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Fiat 500 at CES 2008  (Source: DailyTech/Brandon Hill)
Bosch Start-Stop system reduces fuel consumption and emissions by 8%

Reducing emissions and improving fuel economy is a huge area of investment for many carmakers. Most people equate this type of technology with hybrid or electric vehicles, but Bosch has a system that helps improve fuel economy and reduce emissions on diesel and gasoline motors as well.

The system is called the Bosch Stop-Start System. Bosch and Fiat announced recently that the Fiat 500 would use the systems and Bosch went so far as to claim that 50% of European vehicles would have the Stop-Start system by 2012.

Bosch has been making the system since 2007 and reports it has already delivered 500,000 of the special starters to BMW and Mini. In the Fiat 500, Bosch says the Stop-Start system would be available with the Dualogic automated manual transmission and the 1.2-liter engine. Fiat does say it plans to install the system on other vehicles as early as 2009.

The Fiat 500 will also use a Bosch engine control unit including Bosch software that analyzes the sensor data to start and stop the engine of the vehicle. Stefan Asenkerschbaumer, president of Bosch Starter Motors and Generators division said, "In 2008, roughly five percent of all new vehicles in Europe are equipped with a start/stop system. By 2012, we estimate this will be every second newly registered vehicle—most of them with Bosch technology."

The Bosch Stop-Start system works by turning the motor of the vehicle off when the vehicle is stationary. An example is if a driver pulled up to a stop light, the Stop-Start system would turn the motor off while at rest. When the driver put a foot on the clutch pedal to put the car back in gear, the engine would start back up.

Bosch says that the system reduces fuel consumption and CO2 emissions in the urban component of the New European Driving Cycle (NEDC) by up to 8%. To ensure that the starter lasts with the significantly increased stop/start cycles, critical components of the special starter have been strengthened. Bosch says it increased the service life of starters used in the Stop-Start system compared to a normal starter. The bearings in the new starter were strengthened, the commutator is strengthened, and the planetary gear was improved as well.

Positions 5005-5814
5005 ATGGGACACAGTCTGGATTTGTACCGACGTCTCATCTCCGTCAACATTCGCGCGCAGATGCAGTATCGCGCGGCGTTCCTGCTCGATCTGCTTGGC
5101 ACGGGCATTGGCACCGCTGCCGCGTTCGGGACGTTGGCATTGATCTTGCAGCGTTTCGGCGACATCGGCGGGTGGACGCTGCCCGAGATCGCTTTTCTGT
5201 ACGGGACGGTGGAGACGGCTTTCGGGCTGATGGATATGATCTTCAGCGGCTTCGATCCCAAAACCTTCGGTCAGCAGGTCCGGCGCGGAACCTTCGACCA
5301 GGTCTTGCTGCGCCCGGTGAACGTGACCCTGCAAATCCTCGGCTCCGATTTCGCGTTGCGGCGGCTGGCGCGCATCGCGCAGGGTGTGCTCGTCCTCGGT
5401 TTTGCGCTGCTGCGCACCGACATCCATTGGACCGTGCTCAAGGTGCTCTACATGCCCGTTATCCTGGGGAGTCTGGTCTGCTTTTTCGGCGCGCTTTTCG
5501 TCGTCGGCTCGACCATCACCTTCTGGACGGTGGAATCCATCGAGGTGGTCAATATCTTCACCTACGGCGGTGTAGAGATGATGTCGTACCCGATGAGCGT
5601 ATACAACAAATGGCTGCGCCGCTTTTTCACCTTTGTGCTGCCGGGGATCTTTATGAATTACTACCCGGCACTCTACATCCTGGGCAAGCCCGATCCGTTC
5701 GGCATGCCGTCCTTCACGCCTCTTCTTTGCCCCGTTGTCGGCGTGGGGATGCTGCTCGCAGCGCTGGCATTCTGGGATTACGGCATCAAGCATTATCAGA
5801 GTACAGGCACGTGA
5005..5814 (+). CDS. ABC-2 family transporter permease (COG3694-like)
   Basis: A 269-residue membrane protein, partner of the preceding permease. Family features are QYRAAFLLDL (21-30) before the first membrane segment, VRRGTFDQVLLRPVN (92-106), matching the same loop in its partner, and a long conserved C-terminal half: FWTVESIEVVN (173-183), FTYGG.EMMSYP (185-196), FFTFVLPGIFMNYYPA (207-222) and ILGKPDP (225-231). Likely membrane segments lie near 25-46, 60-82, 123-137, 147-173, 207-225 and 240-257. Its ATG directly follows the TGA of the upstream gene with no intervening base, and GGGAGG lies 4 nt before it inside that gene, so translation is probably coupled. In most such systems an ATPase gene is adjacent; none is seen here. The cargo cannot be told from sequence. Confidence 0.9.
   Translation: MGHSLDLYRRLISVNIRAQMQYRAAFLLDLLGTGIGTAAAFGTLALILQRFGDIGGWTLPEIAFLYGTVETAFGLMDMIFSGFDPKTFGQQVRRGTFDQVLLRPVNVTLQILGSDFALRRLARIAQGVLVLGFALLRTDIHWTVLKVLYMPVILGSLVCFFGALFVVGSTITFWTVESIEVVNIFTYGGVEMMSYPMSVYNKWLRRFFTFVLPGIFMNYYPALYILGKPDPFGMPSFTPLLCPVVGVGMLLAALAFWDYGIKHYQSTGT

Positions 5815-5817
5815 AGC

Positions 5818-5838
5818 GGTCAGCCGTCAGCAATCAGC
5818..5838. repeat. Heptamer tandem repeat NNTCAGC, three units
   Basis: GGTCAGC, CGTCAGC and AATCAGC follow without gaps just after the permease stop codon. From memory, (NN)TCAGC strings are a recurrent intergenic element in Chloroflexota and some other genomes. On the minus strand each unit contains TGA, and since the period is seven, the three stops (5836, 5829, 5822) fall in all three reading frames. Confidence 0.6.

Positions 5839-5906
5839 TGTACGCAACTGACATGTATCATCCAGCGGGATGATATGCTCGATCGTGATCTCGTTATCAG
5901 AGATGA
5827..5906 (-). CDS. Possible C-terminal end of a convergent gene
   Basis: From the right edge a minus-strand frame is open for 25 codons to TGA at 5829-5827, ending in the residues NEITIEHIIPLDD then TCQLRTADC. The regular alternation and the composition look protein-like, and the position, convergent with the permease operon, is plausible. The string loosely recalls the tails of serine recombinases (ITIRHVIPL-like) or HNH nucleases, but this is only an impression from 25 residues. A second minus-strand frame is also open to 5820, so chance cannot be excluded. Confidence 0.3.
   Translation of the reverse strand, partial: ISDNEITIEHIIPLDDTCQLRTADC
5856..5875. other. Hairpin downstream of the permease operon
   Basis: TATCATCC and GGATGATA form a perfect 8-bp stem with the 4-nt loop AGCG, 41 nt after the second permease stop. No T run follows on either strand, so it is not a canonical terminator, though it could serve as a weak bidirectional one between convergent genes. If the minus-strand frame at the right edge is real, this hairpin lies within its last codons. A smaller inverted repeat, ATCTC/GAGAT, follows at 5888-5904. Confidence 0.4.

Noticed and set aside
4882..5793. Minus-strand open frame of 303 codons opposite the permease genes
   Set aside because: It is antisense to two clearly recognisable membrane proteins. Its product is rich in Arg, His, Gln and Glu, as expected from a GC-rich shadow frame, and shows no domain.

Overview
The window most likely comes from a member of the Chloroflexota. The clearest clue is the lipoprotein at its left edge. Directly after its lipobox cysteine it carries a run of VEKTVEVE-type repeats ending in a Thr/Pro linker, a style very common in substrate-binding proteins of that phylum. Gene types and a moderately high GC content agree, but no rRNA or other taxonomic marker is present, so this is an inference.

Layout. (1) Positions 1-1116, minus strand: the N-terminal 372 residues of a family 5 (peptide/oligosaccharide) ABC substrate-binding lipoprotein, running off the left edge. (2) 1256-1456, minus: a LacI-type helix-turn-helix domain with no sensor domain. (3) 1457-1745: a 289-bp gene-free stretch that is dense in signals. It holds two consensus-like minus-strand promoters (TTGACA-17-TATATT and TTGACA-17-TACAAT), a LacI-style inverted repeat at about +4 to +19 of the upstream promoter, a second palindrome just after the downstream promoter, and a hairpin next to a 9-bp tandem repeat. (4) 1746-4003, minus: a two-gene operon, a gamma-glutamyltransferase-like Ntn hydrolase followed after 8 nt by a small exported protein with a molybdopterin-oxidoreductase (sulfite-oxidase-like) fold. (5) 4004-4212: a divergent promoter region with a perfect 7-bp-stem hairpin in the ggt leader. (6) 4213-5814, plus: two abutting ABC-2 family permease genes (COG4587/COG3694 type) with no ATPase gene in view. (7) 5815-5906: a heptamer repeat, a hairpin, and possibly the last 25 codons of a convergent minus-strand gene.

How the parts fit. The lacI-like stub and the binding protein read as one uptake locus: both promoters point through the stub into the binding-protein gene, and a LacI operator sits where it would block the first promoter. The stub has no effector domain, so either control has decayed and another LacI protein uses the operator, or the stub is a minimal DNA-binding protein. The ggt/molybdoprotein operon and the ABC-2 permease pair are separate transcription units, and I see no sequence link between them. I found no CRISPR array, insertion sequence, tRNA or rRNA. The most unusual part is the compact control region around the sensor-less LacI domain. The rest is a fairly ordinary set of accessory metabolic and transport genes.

The system has other components including control software, a battery sensor, crankshaft sensor, and sensors at the pedals. A high-efficiency alternator and a deep-cycle electric battery are part of the system.

A few specifics on the system remain unclear. For instance, presumably the system won’t function if the driver doesn't place the vehicle in neutral. Bosch isn't specific on that aspect of the system. Another concern is how long the vehicle will be able to remain with the engine cut off in high power usage scenarios like summer with the air conditioner running or in winter with the heater on.

Bosch doesn’t specify if the system would automatically restart the vehicle if it were still stationary if the battery started to get too low on power. Presumably, the system would restart so the driver won’t be left with a dead battery.



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Eww!!
By reredrum on 12/11/2008 3:33:21 PM , Rating: 2
This is the most ridiculous thing I think I've ever read on this website. This is a monumental waste of money and resources. We're not going to keep using gasoline or diesel fuel for much longer so this really isn't necessary. These cars are gonna blow through starters, engines, and batteries like crazy. What happens when people press the clutch only to find that the sensor is bad on their clutch. Now they have to pay hundreds of dollars to have their car towed to a garage to replace a $2 part! I predict that anyone who buys this is going to regret it...




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